A strain gauge is a device used to measure deformation (strain) of an object. In order to measure strain with a bonded resistance strain gauge, it must be connected to an electric circuit (eg, Wheatstone bridge circuit) that is capable of measuring extremely small changes in resistance corresponding to strain. The Wheatstone bridge is excited with a stabilised DC supply and zeroed at the null point of measurement. Applied stress unbalances the bridge resulting in a voltage output which is related to the stress. The output voltage is typically a few millivolts requiring additional electronics to amplify the signal level suitable for application to external data collection systems.
Due to the additional electronics and voltage requirements, strain-gauge sensors are not suitable for ocular implantation. Furthermore, a telemetric chip is required for wireless communication to an external device. However, strain-gauge sensors are suitable for non-invasive strategies such as incorporation into a soft contact lens to detect micrometre changes in corneal biomechanics related to IOP. In addition the soft contact lens provides spatial flexibility for additional circuit components. Flower et al used a semiconductor strain gauge bonded to a silicon circling band placed around the equator of the eyeball of the rhesus monkey to establish an accurate IOP profile over long time periods.20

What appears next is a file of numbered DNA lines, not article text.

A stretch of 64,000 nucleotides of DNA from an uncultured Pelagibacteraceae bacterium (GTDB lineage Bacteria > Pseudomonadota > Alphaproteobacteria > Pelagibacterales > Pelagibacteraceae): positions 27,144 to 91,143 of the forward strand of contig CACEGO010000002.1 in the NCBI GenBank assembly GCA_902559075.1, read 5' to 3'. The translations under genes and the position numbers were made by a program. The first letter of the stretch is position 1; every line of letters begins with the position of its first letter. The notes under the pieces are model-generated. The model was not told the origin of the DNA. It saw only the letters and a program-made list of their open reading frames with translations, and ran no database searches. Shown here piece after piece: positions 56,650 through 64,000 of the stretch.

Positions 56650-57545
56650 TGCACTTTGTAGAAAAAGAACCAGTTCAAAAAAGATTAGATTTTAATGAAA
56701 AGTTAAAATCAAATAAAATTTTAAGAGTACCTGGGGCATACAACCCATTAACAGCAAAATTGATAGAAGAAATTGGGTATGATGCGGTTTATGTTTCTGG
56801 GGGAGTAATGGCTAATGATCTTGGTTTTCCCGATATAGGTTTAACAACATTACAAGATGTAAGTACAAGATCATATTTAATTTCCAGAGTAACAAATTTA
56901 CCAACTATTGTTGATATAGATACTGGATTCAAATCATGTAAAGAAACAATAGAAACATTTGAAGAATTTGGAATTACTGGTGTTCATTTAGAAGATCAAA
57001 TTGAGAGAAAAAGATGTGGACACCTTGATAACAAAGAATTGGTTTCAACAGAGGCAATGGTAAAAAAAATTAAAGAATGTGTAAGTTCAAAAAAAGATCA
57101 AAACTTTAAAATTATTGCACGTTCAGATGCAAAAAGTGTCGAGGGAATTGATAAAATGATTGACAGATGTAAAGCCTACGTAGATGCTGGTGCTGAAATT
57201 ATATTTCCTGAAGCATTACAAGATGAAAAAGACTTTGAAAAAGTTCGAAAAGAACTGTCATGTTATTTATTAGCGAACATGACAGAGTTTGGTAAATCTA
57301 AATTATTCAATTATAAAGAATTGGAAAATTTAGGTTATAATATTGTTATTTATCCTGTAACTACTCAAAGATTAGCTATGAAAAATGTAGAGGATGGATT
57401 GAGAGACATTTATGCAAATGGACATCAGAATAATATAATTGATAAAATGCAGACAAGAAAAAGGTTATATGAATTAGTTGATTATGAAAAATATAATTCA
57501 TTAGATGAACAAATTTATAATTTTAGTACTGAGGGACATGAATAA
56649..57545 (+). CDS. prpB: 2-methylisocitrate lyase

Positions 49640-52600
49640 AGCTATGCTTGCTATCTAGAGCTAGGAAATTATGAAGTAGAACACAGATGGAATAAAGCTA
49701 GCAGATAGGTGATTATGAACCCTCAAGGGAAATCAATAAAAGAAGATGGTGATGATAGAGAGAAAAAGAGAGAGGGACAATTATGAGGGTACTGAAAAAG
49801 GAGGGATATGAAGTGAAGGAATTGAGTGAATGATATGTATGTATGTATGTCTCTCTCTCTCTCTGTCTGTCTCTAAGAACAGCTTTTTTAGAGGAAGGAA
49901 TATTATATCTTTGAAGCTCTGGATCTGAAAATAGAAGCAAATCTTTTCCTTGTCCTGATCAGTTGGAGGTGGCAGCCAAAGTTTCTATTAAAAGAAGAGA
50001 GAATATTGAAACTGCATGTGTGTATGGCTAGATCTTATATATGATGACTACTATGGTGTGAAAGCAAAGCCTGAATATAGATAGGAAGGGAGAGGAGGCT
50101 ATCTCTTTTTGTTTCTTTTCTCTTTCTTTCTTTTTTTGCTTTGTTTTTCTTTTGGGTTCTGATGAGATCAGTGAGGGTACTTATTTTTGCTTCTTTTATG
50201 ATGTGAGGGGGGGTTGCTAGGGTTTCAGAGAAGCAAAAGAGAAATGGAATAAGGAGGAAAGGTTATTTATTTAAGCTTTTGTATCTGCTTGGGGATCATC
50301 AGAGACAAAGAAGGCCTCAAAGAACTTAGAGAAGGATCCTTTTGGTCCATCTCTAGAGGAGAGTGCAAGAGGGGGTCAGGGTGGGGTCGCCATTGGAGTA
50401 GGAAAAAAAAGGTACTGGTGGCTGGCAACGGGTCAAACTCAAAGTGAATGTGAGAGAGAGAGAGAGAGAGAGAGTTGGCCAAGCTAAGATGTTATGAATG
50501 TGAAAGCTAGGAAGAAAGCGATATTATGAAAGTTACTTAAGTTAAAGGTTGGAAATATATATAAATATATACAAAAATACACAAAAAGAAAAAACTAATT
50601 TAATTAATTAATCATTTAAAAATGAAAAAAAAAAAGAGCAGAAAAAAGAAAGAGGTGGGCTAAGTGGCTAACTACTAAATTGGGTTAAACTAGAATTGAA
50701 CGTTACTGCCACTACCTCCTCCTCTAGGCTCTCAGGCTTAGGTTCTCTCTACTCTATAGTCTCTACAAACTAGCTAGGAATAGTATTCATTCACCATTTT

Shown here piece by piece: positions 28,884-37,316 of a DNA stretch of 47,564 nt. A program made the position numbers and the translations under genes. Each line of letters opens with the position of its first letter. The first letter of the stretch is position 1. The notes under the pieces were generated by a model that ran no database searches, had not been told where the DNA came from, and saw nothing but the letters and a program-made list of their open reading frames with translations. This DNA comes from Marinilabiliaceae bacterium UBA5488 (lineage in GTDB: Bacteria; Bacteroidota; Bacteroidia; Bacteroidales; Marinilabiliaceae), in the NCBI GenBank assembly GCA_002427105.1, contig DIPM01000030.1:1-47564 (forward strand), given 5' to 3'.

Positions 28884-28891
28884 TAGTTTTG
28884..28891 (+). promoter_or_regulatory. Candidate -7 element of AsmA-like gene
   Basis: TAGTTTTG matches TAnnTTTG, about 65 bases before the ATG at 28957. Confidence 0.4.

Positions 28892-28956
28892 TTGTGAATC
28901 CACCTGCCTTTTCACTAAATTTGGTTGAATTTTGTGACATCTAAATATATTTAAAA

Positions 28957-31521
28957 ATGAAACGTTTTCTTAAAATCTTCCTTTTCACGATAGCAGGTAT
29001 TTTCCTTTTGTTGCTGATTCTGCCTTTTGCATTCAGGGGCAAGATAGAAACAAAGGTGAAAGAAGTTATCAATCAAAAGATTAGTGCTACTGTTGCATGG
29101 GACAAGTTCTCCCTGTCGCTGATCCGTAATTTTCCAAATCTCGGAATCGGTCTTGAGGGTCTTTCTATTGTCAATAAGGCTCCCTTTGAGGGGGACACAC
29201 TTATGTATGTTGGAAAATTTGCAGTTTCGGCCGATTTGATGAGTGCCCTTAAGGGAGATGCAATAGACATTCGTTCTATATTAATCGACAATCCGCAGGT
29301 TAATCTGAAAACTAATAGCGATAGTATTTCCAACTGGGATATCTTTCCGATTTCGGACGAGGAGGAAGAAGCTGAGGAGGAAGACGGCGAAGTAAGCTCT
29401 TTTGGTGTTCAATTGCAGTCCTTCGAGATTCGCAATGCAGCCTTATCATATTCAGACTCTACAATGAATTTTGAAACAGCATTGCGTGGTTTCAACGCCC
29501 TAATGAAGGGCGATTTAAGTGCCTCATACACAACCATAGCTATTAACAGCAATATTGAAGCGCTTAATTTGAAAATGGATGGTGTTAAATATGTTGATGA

Advancements in MEMS and CMOS-based technology have not only enabled the miniaturisation of pressure sensors but also facilitated the integration of sensor and microelectronics on a single chip. The choice of sensor among researchers depends on the application and system in which it is incorporated. For example, strain-gauge sensors are used in a soft contact lens (non-invasive), and capacitive-based sensors are more commonly used in invasive strategies as part of either an IOL or GDI.
An important consideration for continuous monitoring of IOP lies in the need for wireless communication between the implanted sensor and the external readout device. Wired communication has obvious drawbacks such as increased risk of infection, reduced ocular motility and patient discomfort, which make this approach unacceptable for human usage. In general, biotelemetric systems can be divided into two categories: (1) those based on active sensing devices and (2) those based on passive devices.